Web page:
Boom years in the United States
The sales company that was established in New York City in 1906 was an overwhelming success, and Bosch's global sales nearly doubled in the year following entry into the U.S. market. The rise of the automobile as a mode of mass transportation brought with it huge sales opportunities. Automobiles with Bosch ignition were far superior to the competition, and it became the technology of choice for leading manufacturers. Robert Bosch himself later described the success of his product in the United States as a “genuine triumph.” It was only natural for him to open a U.S. manufacturing plant, which he did in 1912 in Springfield, Massachusetts. He also expanded the scope of his business through a network of agents and sales offices across the country.

New beginnings after the first world war
The outbreak of the first world war brought international business to an end for the time being. In many countries where Bosch had been successful, especially in the United Kingdom and France, its activities came to a standstill. The United States entry into the war in 1917 was followed by the expropriation of Bosch Magneto Company in the United States. The loss of trademarks and their assignment to new owners in the United Kingdom, France, and the United States made it difficult to rebuild an international sales network in the years after the war. Nonetheless, the 1920s saw new contracts signed with agents in Argentina, Chile, China, Cuba, Egypt, Indonesia, Japan, South Africa, Syria, and Thailand. Robert Bosch cultivated close international cooperation and alliances with companies outside Germany that produced similar products. Thus, despite the Great Depression of 1929, he was able to keep his company's performance on a stable and positive course until the outbreak of the second world war.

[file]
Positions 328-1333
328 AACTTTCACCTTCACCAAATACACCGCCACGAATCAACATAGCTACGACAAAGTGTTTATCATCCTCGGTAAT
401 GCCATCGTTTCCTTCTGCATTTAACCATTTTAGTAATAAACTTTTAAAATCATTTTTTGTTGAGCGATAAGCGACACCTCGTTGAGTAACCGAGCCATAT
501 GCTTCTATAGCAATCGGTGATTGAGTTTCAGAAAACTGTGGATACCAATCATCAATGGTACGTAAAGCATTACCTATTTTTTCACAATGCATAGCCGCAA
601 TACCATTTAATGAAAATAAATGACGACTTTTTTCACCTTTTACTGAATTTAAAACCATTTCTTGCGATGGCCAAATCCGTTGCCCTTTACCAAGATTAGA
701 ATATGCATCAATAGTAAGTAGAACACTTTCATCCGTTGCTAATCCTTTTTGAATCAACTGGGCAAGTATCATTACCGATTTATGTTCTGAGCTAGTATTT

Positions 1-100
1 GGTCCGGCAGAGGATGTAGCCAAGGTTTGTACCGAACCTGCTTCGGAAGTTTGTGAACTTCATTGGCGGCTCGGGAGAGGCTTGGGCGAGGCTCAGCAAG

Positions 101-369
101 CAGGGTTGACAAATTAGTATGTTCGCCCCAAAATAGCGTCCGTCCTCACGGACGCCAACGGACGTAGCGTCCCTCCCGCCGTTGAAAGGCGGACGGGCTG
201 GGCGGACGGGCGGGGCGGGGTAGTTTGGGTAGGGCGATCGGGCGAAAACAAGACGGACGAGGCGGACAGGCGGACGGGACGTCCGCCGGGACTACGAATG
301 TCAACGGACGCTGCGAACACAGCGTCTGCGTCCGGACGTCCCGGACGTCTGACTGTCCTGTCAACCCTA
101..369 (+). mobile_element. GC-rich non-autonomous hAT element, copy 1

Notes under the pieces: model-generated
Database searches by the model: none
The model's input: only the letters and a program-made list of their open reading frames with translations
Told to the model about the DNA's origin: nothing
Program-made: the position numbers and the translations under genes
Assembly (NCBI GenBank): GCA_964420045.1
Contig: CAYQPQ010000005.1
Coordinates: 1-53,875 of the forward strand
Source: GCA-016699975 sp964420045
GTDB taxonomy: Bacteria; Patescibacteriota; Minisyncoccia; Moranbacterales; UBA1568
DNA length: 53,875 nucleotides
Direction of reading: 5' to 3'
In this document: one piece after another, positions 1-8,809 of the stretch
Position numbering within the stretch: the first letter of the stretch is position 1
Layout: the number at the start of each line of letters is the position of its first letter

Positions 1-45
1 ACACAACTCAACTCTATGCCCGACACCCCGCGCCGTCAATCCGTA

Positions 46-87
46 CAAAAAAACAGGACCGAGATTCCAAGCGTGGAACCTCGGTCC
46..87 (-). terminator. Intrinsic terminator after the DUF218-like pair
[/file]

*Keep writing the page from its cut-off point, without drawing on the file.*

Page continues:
The United States becomes the main market
In 1930 agreement was finally reached with the new owners of the erstwhile Bosch Magneto Company in the United States, which had been expropriated in 1918. The new United American Bosch Corporation was formed through a merger, and its name was simplified to American Bosch Corporation (ABC) in 1938. The second world war led to a second expropriation by the U.S. authorities. Once the international political repercussions of the war had largely run their course, Bosch managed to regain a foothold in the United States. A new sales company, Robert Bosch Corporation, was established in New York City in 1953. Production of equipment for diesel engines began in Charleston, South Carolina, in 1974. It was not until 1983 that the Bosch Group won back the trademark rights expropriated during the war and finally regained the unrestricted right to use the Bosch name worldwide. Bosch currently has more than 22,000 associates at some 90 locations in North America, including 14,000 associates in the United States, and North America is the Bosch Group's largest market. Nearly all the company's divisions are active there, though the focus is on automotive technology. Above all it is the areas of modern diesel technology and innovative solutions such as the ESP® chassis control system that present considerable opportunities for growth in the North American market.

Local manufacturing gives Bosch a competitive edge